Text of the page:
Self Sustainability

The accessibility certification model will be operated independently from government, driven by market supply and demand.  To accomplish this, the model must be self-sustaining over the long term to ensure it has multiple revenue stream and maintains its independence.

Desired Outcomes

Recommended revenue streams that will ensure certification remains low cost for business

Phase 1 Findings

Financial and administrative self-sustainability

The certification model would not be led by government. Further, the model would be evolving and flexible to different sectors, business types, and regional contexts. The certifier’s ability to secure adequate financial resources and provide administrative support will be critical to maintaining such a model over the short, medium, and long term. How much is adequate will depend on whether the role of the certifying body is to educate or to administer, whether the model is owned by a centralized body or crowd-sourced, and so on.

Ensuring the model is attractive to businesses and the community

The certification model would need to be low cost and easily accessible to small and medium enterprises as well as non-profit sector providers. The certification model should have the potential to be transportable and scalable in other jurisdictions. Finally, any funds allocated to the certification model should be used for initiatives that benefit the accessibility and business communities, rather than individual organizations.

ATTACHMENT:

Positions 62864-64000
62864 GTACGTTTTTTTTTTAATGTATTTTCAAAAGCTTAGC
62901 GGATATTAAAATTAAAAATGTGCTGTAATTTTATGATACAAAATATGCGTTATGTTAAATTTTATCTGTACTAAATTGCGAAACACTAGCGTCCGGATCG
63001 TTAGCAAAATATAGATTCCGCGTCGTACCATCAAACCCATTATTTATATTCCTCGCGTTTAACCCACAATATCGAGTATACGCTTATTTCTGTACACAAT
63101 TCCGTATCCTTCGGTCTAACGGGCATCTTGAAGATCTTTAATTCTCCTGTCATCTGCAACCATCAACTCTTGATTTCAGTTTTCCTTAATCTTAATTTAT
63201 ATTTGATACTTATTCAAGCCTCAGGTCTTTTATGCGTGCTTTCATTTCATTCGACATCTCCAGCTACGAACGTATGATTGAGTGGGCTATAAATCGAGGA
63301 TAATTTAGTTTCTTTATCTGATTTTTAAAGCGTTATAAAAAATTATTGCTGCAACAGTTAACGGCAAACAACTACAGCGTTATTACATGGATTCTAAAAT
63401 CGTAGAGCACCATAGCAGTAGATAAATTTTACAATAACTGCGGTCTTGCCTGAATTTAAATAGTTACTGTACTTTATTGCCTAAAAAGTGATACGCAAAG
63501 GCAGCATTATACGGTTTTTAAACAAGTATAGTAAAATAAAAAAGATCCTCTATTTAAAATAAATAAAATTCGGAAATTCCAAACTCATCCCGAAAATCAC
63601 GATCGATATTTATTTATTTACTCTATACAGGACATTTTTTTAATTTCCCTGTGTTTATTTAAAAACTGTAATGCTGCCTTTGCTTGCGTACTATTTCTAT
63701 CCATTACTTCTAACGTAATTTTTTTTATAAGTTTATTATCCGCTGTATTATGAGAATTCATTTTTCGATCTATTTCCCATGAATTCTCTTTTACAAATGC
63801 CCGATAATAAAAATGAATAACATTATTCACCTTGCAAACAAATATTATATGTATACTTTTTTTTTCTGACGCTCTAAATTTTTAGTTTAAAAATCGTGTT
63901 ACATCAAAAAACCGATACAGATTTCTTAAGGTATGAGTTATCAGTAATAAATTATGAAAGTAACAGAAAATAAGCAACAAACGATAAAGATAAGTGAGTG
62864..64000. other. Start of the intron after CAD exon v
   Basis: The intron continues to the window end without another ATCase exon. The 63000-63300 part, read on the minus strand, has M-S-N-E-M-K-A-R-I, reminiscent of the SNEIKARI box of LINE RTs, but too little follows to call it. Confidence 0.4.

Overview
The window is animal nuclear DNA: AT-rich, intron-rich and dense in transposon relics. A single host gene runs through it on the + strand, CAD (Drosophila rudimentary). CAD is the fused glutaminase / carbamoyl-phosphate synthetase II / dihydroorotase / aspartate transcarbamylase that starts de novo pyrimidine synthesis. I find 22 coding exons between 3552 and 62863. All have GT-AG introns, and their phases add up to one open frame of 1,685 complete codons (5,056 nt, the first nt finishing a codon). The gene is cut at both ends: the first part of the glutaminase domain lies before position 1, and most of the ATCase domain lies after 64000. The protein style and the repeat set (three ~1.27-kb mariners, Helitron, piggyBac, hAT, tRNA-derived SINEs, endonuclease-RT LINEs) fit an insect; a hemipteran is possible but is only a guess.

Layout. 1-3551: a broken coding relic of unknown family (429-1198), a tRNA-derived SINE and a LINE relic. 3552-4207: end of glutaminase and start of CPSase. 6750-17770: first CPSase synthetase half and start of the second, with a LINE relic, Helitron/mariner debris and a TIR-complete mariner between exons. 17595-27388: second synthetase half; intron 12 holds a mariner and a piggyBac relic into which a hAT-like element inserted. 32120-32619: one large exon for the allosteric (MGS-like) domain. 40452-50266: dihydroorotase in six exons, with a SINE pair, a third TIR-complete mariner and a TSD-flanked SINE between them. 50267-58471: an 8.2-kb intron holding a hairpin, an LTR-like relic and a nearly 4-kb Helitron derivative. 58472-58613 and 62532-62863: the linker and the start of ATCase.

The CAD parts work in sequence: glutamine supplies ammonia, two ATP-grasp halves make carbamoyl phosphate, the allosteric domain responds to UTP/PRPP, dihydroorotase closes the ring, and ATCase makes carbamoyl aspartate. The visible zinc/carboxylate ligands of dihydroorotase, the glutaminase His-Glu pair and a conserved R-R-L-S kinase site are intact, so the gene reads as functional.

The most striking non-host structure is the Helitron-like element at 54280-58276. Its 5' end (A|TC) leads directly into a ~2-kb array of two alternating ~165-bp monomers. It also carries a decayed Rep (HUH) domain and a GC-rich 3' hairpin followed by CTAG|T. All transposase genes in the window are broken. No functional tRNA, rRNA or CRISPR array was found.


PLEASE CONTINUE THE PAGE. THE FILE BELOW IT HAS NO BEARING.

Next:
Additional Context for Phase 2 Discussion

The accessibility certification model may draw on existing cost-recovery or non-profit operating models, including:

  • Fees for certification, wherein a business may pay to apply for or receive certification (for example, LEED, Better Business Bureau, or Excellence Canada)
  • Fees for services, where the certifying body may charge for advertising or other services
  • Membership, where members pay dues to receive certain services (for example, the U.S. Green Building Council)
  • Gifts or donations, where major gifts, campaigns, and sponsorship accounts for the bulk of funding
  • Investor model, where individuals and organizations invest funds in the program, whether regionally or nationally
  • National network, where individuals and organizations provide funding that is shared among regional locations
  • Public or grant funding, where government agencies or foundations provide start-up, seed, or continuous financing (for example, a grant) to support programming

Two promising vehicles from the for-profit world may also apply:

  • Loan financing and equity capital (for example, credit unions, social finance investors, foundations)
  • Outcomes financing or pay-for-performance (for example, social impact bonds)

Depending on the level of partnership or collaboration, different programs give varying degrees of visibility to partners or investors

  • For example, Star Quality partners with Tourism BC and several major hotel chains which are then prominently featured on the accreditation website
  • The Disability Confident Campaign in the UK lists their partners and supporters on the website

Additional Parameters

  • The certification model will need the capacity to evolve and adapt to different contexts and jurisdictions
  • The certification model should remain low-cost to businesses of all types and sizes

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